When Peterborough was being considered as a host site for a casino in 1997, city council voted unanimously to add a referendum question to the ballot in the upcoming municipal election. Residents who went to the polls voted 65% against a casino.
This time around, there hasn’t been any discussion at the council table about a referendum.
The provincial government updated legislation in June last year, removing the requirement in the Ontario Lottery and Gaming Corporation Act for municipalities to hold a referendum if they wanted to be a host community for a casino. The government changed the legislation to a more general requirement for public input and a resolution of support from council.
Peterborough city council has already passed a motion expressing support for hosting a casino.
On Tuesday, it’ll hold a special meeting to hear from the community before it sends a more formal notice of its support to Ontario Lottery and Gaming Corp.
“There’s no appetite for a referendum,” Coun. Lesley Parnell said.
Parnell quickly clarified that she meant that council has no desire to hold a referendum.
“Council has been elected by the citizens of Peterborough to make this decision,” she said. “A referendum isn’t necessary.”
A substantial majority of council members firmly support bringing a casino to the city and welcoming the economic development, Parnell said, adding that buses already run through the city to gambling facilities elsewhere.
“A casino is already here,” she said. “We might as well get the revenue out of it.”
Both Progressive Conservative leader Tim Hudak and NDP leader Andrea Horwath have called for communities to hold referendums to decide whether to welcome in casinos.
In Kingston, which is in the same OLG “gaming zone” as Peterborough, one councillor is calling for referendum on the issue. Kingston’s mayor responded that he doesn’t support the municipality spending $300,000 to put the question to its voters, but he’d be willing to consider it as part of the next election in 2014.
The $300,000 figure could be low. Peterborough city clerk John Kennedy estimates the cost of a referendum would be essentially the same as running an election. The 2010 election cost the municipality about $500,000.
A referendum held outside an election would follow Municipal Elections Act rules, Kennedy said (See fact box). That legislation requires councils approve questions that would be on a ballot. (See accompanying fact box for detailed regulations).
For the 2010 election, the provincial government’s guidebook for municipalities and candidates indicated that casinos were a matter a provincial interest that couldn’t be the subject of referendum questions.
However, a Ministry of Municipal Affairs and Housing official has told the city it could hold a referendum on the casino issue, Kennedy said.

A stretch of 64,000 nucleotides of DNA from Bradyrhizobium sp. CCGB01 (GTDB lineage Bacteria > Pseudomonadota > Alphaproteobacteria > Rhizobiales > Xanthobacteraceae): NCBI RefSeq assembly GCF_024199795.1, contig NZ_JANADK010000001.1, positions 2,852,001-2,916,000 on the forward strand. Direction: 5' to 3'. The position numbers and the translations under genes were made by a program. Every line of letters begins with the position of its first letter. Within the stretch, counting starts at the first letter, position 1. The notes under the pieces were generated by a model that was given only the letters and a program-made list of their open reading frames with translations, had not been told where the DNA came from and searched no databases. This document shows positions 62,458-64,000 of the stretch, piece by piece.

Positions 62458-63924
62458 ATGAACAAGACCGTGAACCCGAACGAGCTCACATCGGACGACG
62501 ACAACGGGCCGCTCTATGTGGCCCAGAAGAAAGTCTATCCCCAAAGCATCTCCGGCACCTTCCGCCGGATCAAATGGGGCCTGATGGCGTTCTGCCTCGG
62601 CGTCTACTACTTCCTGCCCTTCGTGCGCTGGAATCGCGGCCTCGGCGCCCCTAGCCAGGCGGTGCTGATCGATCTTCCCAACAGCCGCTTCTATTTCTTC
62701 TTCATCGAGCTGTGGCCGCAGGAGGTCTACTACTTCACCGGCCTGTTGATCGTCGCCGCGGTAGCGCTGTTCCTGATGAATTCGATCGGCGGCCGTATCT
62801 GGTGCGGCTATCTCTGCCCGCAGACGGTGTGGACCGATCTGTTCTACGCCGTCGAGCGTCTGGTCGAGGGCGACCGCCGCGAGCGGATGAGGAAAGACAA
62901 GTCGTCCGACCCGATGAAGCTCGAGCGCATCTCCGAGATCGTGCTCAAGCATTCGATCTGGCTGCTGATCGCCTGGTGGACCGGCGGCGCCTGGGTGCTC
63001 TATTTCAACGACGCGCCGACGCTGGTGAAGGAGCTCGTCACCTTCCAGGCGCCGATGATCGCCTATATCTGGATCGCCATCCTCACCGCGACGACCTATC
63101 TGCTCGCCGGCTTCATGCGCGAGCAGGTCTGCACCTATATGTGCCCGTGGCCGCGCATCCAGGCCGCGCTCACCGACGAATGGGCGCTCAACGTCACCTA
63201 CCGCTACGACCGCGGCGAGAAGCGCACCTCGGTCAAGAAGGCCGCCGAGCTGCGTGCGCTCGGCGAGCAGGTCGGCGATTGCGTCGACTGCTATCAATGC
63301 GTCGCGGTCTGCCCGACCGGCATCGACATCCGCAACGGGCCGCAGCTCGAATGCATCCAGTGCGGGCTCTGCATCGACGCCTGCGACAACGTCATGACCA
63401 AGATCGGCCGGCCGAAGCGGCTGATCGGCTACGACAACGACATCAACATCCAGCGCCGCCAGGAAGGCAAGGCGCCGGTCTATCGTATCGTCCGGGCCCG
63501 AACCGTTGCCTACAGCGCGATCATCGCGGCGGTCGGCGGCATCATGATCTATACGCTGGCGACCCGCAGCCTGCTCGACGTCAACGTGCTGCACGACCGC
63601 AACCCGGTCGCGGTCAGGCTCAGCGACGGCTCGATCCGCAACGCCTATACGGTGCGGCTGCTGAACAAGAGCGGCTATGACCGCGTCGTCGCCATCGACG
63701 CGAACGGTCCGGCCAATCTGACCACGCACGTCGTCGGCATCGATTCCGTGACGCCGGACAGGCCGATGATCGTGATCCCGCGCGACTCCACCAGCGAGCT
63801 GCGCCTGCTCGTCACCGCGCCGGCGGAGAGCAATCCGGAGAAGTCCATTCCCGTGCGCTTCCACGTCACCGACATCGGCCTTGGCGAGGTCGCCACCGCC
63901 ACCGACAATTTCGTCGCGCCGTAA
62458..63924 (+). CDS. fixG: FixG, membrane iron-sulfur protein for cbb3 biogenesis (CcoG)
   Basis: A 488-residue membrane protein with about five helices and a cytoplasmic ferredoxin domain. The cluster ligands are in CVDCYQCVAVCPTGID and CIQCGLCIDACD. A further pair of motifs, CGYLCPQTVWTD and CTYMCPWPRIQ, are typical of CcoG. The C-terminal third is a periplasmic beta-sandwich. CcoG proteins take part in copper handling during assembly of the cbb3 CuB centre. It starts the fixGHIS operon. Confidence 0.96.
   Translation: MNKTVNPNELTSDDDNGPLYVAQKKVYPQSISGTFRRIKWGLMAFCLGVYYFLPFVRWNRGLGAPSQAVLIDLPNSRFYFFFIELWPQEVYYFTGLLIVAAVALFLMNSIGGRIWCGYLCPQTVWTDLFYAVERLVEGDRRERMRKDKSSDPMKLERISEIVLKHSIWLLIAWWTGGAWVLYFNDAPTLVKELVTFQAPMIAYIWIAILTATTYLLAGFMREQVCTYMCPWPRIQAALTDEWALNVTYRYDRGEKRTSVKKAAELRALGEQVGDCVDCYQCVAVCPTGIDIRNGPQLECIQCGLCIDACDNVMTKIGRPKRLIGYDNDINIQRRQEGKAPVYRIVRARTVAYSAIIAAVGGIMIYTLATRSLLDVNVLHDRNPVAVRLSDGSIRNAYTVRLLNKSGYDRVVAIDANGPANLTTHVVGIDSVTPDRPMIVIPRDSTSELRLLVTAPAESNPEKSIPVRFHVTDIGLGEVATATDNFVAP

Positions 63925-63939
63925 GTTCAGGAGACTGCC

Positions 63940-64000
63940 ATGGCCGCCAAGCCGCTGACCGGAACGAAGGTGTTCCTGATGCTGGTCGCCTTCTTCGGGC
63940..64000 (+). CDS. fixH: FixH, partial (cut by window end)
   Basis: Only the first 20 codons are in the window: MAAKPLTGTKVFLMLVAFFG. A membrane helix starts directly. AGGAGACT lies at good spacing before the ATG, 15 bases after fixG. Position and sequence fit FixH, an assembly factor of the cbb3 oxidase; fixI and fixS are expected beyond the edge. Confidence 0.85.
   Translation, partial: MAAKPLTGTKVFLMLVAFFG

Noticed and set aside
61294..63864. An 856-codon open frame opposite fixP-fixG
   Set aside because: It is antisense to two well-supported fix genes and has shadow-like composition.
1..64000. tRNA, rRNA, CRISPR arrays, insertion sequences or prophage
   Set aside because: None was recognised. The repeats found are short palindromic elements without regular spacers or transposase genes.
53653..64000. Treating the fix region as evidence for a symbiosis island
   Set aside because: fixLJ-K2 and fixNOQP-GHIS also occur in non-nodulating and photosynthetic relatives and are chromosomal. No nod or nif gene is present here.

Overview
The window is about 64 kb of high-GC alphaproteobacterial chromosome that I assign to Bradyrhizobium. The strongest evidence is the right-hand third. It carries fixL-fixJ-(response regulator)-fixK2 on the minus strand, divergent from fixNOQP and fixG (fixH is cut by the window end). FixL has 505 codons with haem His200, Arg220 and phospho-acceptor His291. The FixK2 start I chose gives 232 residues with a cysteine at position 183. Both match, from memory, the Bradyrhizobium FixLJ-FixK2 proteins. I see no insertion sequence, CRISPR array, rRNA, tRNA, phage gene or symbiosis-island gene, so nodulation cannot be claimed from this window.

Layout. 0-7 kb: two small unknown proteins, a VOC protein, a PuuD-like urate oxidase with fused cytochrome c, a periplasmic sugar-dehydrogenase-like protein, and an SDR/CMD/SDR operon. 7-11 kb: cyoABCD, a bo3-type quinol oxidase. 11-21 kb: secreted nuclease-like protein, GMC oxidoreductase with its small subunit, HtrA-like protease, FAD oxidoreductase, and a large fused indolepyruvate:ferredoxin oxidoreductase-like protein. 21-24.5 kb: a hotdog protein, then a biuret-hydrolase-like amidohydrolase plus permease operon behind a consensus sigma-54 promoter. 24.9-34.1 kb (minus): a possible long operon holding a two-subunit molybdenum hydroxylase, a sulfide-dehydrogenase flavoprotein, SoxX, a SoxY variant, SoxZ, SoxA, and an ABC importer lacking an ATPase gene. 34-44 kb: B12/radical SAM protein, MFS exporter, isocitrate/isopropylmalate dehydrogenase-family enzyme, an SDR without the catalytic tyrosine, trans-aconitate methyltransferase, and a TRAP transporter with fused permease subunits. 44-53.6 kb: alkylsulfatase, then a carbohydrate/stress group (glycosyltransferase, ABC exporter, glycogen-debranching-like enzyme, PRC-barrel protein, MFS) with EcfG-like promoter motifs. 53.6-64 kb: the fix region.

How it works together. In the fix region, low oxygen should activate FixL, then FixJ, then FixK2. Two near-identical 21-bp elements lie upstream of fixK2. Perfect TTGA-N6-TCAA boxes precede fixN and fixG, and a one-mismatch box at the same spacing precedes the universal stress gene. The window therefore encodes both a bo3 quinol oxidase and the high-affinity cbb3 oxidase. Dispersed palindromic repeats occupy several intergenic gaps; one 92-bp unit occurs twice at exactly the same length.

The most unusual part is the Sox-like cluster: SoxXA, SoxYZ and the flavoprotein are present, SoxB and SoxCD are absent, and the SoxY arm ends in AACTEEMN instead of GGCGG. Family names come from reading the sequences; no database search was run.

“Obviously things must have changed since 2010,” he said.
Things have also changed since last year for Peterborough MPP Jeff Leal. Back then, Leal voted for a private member’s bill tabled by a Tory MPP that would have required municipalities to hold casino referendums. That bill died when the Liberal government prorogued the legislature for a Liberal leadership campaign that would select the next premier.
Leal no longer supports requiring referendums.
“We’ve evolved from that position,” he said in a recent interview.
There needs to be community engagement, Leal said, praising Peterborough’s approach to the issue.
“They’ve been doing a fair, significant outreach to date in terms of information that they’re providing to the public.”
The Wynne government is going ahead with adding as many as 29 new casinos; it has to be done in a transparent and accountable way, said Lambton-Kent-Middlesex Tory MPP Monte McNaughton, who authored the private members bill that would have required communities to hold referendums.
“Local people should be able to have a say in something as serious as casino development,” he said. “The government has been expanding casinos under a veil of secrecy.”
Beyond a couple of emails, people in Ashburnham Ward haven’t been calling for a referendum, said Coun. Keith Riel, who represents the East City ward.
“People elected me to do a job,” he said. “We have a good council that can make a decision . . . I would like to hear what the people have to say.”
Peterborough’s public meeting on the issue starts at 6:30 p.m. on Tuesday at the Kawartha Pine Ridge District School Board office on Fisher Dr.
An OLG representative will speak at the meeting.
OLG has indicated that it’s not willing to wait until the next municipal election for the communities to let it know whether they’re interested in hosting a casino.
“We need to roll out the procurement . . . It’s a long process, and we can’t roll out the procurement if we don’t know the communities are interested,” OLG spokesman Tony Bitonti said. “We won’t go where we’re not welcomed . . .We’ll respect the will of council.”